THE LOUVRE by James Gardner

Wall Street Journal Reviews THE LOUVRE by James Gardner

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In the Saturday, September 25th issue of The Wall Street Journal in a review titled The Louvre: Palace as Palimpsest  Edward Rothstein writes:

This history is told with all the great verve, insight and eye for detail that Mr. Gardner’s criticism is noted for. And it allows us to see the remarkable singularity of the Louvre as a museum that was neither founded by a ruler to celebrate his glory, nor founded by a state to reflect its Enlightenment vision, nor created at the peak of national power to reflect the reach of an empire. The Louvre is an institution that slowly evolved over centuries, so that the creation and display of art eventually became inseparable from the many and various incarnations of the state. ...Mr. Gardner’s passion also invites us to share his affection—and to plan a visit.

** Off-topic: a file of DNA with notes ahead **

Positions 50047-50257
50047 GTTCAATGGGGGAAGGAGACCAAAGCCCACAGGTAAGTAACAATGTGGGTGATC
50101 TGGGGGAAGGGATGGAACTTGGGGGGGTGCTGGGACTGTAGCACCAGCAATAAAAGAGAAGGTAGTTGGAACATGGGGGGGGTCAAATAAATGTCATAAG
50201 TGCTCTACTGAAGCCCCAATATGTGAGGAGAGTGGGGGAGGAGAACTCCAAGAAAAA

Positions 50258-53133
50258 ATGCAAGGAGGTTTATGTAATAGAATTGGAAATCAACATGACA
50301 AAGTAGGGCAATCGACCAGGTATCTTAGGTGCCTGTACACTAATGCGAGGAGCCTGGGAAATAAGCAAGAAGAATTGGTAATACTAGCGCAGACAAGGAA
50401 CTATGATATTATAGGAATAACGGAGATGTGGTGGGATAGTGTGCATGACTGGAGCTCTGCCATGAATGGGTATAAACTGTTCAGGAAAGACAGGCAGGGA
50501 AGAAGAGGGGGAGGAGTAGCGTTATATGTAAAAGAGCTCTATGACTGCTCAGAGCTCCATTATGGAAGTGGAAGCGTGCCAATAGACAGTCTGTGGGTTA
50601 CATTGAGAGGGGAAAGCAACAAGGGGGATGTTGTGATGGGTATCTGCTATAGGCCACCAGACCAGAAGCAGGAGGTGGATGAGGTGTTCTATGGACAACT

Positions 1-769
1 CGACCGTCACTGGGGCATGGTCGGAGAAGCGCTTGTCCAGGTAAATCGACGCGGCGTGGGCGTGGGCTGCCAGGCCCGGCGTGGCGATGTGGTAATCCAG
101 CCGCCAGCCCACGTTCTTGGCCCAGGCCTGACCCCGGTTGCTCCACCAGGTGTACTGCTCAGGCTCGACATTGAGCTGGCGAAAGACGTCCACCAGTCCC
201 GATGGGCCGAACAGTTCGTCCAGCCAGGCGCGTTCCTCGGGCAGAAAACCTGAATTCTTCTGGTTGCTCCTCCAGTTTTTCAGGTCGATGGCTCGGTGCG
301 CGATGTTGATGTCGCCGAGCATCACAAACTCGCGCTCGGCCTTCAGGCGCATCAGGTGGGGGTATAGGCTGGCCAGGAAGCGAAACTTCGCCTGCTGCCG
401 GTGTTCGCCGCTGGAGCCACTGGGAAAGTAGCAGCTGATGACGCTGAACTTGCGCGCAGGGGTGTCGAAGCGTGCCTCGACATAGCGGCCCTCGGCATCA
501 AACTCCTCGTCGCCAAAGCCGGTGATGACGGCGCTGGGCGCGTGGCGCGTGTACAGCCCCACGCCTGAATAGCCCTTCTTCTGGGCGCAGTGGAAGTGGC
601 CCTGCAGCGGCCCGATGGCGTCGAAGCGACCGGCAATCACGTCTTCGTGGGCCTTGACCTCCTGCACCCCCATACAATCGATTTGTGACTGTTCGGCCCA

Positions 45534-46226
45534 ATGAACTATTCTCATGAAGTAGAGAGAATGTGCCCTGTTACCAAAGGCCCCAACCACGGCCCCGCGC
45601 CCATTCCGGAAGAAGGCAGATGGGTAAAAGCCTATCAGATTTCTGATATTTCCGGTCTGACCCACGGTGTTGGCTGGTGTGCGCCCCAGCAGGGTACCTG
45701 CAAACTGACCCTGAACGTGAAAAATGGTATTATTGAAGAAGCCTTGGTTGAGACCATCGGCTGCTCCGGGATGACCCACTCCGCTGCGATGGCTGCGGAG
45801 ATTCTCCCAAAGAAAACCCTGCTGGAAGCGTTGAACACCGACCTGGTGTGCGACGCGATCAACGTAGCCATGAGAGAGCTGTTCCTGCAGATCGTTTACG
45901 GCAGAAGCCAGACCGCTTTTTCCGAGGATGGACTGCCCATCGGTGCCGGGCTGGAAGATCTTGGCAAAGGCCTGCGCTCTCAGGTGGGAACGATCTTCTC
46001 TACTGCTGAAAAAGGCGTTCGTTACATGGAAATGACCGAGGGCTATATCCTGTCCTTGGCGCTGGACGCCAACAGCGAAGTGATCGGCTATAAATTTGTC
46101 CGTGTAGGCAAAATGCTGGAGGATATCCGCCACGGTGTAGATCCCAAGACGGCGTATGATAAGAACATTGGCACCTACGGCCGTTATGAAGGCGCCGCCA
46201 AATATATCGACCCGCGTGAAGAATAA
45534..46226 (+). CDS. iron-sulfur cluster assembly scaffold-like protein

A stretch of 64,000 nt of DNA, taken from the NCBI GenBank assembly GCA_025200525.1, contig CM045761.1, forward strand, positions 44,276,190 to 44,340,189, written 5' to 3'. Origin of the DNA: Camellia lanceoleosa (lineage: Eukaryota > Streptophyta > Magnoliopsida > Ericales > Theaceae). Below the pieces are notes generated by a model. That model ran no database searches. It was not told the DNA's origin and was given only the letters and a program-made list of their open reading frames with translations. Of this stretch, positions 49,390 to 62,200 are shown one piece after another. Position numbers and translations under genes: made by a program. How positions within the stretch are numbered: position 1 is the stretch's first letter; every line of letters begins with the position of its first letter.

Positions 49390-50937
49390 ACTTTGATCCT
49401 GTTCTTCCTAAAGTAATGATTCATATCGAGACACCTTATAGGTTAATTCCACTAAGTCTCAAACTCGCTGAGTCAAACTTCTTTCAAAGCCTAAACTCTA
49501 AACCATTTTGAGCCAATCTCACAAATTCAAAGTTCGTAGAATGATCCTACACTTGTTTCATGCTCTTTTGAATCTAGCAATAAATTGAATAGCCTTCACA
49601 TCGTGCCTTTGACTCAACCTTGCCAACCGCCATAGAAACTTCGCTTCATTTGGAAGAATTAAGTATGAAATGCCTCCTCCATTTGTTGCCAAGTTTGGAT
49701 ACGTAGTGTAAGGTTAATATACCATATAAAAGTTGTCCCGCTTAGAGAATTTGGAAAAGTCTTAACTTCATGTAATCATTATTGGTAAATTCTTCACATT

The Louvre: The Many Lives of the World’s Most Famous Museum by James Gardner is published by Atlantic Monthly Press in North America and Atlantic Books in the UK.

James Gardner is an art critic and literary critic based in New York and Buenos Aires. He is the author of six books, including Buenos Aires: The Biography of a City. His writings have appeared in the New York Times, the Wall Street Journal, the New Republic, and the British Spectator. He was the art critic at the New York Post and wrote architecture criticism for the New York Observer, before serving as the architecture critic at the New York Sun. He is now a contributing editor at The Magazine Antiques.